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Don't Tell, Don't Show
The unbearable lightness of using Instagram in quarantine
Maybe I was being unnecessarily introspective. But this debate is not mine alone. It's playing out in text messages, Instagram DMs and private Slack channels. Posting on Instagram has always been a self-conscious exercise. We curate the version of ourselves that we want other people to see, trained by an app designed to reward us with followers. Pre-pandemic, Instagrammers were posting aspirational, optimistic, escapist content. Now users are telling me their self-consciousness has shifted to empathy—or is it anxiety?—over the current national crises and the reaction that their posts might spark.
One friend told me she recently went outdoors with a group, but only posted a picture with her partner, so as not to raise concern. Another debated whether to take a mask off for the sake of a picture, or to leave it on to demonstrate proper behavior. Francisco Branco, a resident of Lisbon, Portugal, told me on Twitter that he still posts when he's out, but makes sure to demonstrate proper social distancing, "to remind people that it's necessary to continue to follow the rules."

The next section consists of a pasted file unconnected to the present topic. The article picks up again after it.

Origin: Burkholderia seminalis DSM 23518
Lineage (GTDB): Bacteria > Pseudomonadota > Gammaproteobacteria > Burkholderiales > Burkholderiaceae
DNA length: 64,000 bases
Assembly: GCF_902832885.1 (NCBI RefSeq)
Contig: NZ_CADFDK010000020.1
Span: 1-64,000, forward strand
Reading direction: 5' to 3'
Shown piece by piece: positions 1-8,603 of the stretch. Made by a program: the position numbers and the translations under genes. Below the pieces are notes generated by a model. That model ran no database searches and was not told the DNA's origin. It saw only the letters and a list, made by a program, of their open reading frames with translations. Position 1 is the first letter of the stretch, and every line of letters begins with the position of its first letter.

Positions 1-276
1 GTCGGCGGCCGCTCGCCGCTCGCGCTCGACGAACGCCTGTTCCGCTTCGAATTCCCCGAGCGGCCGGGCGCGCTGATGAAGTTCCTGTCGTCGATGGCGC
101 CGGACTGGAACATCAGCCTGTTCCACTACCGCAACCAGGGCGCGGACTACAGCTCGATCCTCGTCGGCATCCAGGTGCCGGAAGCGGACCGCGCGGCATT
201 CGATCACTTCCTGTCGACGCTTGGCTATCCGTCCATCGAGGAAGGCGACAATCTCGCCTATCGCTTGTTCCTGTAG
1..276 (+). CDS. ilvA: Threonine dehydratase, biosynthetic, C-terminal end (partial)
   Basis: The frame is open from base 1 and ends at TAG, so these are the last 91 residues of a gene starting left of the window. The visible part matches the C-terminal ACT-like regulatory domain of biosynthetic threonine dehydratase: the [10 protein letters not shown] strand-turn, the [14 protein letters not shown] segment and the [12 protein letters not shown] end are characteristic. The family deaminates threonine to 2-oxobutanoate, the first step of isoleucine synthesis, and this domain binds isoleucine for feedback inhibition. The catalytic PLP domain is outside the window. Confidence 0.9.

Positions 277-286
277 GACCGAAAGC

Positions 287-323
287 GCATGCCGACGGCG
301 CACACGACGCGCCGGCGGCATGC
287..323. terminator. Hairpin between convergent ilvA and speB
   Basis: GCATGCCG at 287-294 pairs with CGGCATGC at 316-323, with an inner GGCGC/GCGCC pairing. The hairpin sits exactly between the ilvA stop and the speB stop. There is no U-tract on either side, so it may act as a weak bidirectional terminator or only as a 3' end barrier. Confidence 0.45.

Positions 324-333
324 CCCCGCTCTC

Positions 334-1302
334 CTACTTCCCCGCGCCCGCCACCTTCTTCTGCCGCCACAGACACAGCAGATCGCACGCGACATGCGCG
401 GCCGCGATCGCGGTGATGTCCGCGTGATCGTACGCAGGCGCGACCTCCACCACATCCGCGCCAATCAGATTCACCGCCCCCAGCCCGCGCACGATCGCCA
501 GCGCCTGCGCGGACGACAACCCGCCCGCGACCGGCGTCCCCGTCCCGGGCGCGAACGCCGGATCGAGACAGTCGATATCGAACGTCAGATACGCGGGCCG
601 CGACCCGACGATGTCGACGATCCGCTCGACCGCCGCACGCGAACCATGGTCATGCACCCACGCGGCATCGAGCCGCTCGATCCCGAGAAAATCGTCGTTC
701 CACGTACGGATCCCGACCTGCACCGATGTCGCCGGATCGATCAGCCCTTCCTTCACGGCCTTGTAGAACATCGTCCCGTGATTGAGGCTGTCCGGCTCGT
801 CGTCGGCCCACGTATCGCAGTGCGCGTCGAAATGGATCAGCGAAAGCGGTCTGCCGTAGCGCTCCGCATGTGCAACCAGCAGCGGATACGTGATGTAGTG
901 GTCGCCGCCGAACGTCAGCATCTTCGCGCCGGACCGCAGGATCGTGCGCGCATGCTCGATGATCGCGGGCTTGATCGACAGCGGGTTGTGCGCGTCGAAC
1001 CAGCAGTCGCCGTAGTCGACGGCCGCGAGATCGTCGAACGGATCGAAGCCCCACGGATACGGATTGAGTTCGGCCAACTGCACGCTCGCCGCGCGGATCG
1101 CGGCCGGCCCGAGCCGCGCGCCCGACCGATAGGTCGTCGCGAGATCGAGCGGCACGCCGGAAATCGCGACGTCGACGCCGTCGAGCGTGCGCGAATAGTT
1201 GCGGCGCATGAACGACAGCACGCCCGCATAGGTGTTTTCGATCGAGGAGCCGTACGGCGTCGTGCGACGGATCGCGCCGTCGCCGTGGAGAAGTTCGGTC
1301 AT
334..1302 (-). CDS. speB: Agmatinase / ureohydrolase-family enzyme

This resonates with me as well. Whereas it used to be fun and carefree to post on Instagram, I’ve been posting less and less because I worry about the signals each post is sending. Am I enjoying life a little too much in quarantine? While others are sick and dying? Why am I not wearing a mask? Why am I outside?! Etc.
Instead, I now tend to post more to Instagram Stories restricted to “Close Friends” (which I basically just use as a lightweight filter if I’ve ever met or know a person). Those who perhaps know me a bit and are likely to be less judgy.
It’s also worth noting that Frier literally wrote the book on Instagram (I’m in it, from my reporting days). And it’s not like she’s turning against the network. Just pointing out something I think a lot of us are feeling in our complicated new world.